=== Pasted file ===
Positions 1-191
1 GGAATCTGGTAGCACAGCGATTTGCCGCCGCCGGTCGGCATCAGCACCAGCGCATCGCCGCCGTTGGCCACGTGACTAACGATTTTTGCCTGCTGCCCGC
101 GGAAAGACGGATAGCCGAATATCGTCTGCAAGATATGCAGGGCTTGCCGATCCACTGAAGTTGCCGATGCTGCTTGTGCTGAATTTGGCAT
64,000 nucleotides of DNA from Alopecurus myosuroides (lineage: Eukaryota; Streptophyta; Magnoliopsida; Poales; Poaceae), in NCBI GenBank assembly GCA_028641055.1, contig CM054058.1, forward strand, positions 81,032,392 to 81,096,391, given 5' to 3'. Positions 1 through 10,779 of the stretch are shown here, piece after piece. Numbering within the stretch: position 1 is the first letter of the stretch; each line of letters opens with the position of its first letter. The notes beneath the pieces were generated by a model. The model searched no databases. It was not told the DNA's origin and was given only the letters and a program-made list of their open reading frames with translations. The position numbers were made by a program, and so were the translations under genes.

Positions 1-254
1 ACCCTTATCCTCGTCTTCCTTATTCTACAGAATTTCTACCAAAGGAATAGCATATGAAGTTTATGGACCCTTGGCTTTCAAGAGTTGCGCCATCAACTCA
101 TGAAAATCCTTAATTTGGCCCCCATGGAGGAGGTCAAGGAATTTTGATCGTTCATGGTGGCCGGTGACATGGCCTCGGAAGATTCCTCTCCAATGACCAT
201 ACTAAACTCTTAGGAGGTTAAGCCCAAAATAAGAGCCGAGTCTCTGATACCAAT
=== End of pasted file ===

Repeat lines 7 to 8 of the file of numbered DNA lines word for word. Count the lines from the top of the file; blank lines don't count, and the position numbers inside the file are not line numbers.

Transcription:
101 TGAAAATCCTTAATTTGGCCCCCATGGAGGAGGTCAAGGAATTTTGATCGTTCATGGTGGCCGGTGACATGGCCTCGGAAGATTCCTCTCCAATGACCAT
201 ACTAAACTCTTAGGAGGTTAAGCCCAAAATAAGAGCCGAGTCTCTGATACCAAT